The show was not uniformly inspiring, notwithstanding Sudharma’s talent.
As exciting as watching a bud bloom into a beautiful flower, is watching young dancers grow and mature as artists. Sudharma Vaidyanathan, disciple of dancer-teacher A. Lakshman, is one such young talent who is growing into a self-assured Bharatanatyam dancer. There is a fierce industriousness within her and the results are tangible - good definition in movements and accurate understanding of emotions in descriptive elaborations.
Sudharma’s recital for the seventh Dasyam Swati Nritholsavam Festival, however, rode on the choreographies she presented, all of which were not uniformly inspiring. The recital necessarily comprised only Maharaja Swati Tirunal’s compositions and K. Hariprasad (vocal) proved to be the bedrock on whose melody the entire edifice stood.
The orchestra’s invocation (Pari Paahi Ganaadhipa, Saveri, Adi) and the dancer’s invocation (Jaya Devaki Kishora, ragamalika, talamalika) were both Todayamangalam kritis that are sung before the Navarathri Mandapam concerts; the latter tuned by the vocalist in Malayamarutham, Varali, Saraswati and Ranjani ragas, kept the artists on razor’s edge as they negotiated changing melodies and rhythms. The subsequent sabdam (Sarasi Jakshulu, ragamalika, misra chapu) on Krishna was handled with efficiency. But after that, the energy in the recital nosedived.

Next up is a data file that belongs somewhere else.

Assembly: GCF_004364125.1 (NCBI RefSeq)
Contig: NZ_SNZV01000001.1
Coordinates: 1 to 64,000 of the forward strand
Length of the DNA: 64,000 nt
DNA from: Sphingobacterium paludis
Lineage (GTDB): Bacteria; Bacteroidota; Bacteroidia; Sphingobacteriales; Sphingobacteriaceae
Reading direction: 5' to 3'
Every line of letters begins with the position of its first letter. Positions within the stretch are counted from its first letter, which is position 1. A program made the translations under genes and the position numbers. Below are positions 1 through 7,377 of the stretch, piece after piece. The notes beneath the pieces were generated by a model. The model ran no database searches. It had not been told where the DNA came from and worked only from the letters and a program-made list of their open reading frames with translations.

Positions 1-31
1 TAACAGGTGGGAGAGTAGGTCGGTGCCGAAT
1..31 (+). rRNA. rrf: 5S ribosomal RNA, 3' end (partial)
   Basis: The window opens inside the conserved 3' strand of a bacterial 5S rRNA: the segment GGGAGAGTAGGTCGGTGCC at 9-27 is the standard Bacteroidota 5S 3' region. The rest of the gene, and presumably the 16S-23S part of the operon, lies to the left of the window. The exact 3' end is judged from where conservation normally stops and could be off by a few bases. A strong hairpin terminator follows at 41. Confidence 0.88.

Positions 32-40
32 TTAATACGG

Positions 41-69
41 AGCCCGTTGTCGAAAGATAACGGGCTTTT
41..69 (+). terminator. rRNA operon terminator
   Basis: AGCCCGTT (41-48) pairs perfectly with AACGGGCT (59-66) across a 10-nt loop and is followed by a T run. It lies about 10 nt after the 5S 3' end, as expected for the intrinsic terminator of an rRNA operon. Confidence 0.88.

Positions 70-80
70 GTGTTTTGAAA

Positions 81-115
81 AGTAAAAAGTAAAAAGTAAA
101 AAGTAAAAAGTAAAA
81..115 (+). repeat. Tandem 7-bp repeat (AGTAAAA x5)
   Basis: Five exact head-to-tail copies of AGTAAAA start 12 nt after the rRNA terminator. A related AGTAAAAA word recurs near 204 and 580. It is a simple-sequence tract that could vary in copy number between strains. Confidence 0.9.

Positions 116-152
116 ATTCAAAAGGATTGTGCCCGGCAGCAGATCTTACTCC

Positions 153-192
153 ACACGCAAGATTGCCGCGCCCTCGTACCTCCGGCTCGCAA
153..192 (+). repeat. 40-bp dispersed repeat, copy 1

Unimaginative and predictable choreography especially in ‘Paahi Parvathanandini’ (Arabhi, Adi) and in Bhajatha Murali (Patdeep, Rupaka) was the culprit. The recital became flat after a point so much so that even a well-sung and a well-executed ‘Sankara Sri Giri’ (Hamsanandi, Adi) could not help. Nellai D. Kannan (mridangam) did not disappoint. Though he played a restrained innings, he made space for some interesting finishes in the Arabhi composition and for fireworks in the Dhanashree thillana (Adi). The mesmerised gopis in the Patdeep piece got softer, almost-tabla like special treatment. Kalaiarasan (violin) accompanied Hariprasad tunefully all evening. Lakshman (nattuvangam) was a subdued guide.